Salar de Uyuni and Salar de Coipasa, Bolivia and Chile20.1S 67.5W
While clouds dot the skies over and around the Andes Mountains and above the Pacific Ocean, the white areas in the center of this image focusing on Bolivia and Chile are two large salt flats: the Salar de Uyuni and the Salar de Coipasa.
The former, also known as the Salar de Tunupa, is the largest salt flat in the world, with a surface area of 10,582 km2 (4,085 square miles). Located near the crest of the Andes, it has an elevation of 3,656 meters above the mean sea level. It is covered by a few meters of salt crust, which has an extraordinary flatness with the average altitude variations within one meter over the entire area of the Salar.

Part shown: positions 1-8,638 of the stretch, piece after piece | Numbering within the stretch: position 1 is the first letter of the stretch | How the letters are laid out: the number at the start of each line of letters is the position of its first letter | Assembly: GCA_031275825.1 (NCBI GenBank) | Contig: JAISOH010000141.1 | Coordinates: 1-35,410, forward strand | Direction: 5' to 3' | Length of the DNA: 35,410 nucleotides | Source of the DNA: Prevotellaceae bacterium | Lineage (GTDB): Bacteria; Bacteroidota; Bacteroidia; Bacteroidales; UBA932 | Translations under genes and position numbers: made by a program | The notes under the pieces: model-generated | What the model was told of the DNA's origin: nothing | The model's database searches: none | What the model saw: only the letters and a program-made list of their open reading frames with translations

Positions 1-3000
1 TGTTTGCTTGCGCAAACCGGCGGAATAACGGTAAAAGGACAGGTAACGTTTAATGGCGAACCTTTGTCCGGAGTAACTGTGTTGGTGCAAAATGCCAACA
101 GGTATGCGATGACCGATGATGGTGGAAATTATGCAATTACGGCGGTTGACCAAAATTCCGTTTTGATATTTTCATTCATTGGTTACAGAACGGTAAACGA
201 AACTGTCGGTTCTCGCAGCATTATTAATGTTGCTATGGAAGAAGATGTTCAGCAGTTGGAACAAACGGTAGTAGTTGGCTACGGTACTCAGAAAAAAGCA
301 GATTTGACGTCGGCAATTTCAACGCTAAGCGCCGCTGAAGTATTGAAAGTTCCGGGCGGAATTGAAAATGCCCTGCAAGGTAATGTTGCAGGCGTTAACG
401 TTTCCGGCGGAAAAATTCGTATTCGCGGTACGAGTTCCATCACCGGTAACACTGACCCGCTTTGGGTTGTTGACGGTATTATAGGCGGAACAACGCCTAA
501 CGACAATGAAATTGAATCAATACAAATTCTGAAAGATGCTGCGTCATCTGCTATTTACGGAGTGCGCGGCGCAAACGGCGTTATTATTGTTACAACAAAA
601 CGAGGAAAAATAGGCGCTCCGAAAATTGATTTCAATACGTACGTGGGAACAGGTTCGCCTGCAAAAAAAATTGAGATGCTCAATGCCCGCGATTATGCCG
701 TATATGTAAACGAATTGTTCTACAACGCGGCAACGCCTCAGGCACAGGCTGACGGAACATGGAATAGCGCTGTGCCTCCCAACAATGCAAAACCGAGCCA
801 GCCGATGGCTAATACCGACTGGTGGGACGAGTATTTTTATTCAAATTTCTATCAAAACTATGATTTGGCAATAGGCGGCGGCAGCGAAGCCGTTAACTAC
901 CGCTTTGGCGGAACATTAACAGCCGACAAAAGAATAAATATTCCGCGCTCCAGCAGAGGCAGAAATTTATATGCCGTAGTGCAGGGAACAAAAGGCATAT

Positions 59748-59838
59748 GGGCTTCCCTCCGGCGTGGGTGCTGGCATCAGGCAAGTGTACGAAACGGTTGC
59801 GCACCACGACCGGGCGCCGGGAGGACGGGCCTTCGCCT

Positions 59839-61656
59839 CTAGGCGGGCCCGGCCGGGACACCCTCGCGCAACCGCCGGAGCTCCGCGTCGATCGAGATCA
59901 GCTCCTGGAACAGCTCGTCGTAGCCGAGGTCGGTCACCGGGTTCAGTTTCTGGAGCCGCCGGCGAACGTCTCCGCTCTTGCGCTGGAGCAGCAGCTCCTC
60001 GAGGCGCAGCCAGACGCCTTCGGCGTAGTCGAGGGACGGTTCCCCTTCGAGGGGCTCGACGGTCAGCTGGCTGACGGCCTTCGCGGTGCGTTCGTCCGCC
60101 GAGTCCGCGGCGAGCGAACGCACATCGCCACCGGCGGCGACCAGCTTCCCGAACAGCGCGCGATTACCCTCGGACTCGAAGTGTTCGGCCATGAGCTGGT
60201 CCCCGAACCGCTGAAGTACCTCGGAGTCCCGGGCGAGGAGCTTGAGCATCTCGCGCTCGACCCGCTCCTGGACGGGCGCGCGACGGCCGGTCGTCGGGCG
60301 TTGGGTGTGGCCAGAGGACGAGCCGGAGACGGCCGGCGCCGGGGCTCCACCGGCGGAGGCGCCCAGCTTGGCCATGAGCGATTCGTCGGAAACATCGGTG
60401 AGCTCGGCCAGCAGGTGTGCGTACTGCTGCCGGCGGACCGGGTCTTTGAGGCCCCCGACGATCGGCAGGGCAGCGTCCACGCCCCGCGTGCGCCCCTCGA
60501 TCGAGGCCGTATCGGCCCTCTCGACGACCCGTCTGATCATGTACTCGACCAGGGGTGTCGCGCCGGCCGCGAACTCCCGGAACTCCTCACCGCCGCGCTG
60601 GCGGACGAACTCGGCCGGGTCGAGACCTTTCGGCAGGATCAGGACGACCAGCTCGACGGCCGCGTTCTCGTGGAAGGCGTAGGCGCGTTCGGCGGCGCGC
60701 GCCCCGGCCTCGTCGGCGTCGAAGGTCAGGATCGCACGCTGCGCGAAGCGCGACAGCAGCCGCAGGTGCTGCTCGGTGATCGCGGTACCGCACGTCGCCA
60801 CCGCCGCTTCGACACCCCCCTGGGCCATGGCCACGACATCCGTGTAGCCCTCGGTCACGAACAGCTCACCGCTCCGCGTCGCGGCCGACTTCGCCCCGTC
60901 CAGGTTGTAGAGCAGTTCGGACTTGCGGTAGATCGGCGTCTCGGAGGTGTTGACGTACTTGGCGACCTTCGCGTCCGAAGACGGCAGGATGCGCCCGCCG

Just northwest of the Salar de Uyuni is the smaller Salar de Coipasa, at an elevation of 3657 m. It is about 70 km long by 50 km wide and has a surface area of 2.218 km², of which 2.193 are located in Bolivia, making it the second largest salar in the country. The rocks surrounding the salar are mainly of volcanic origin.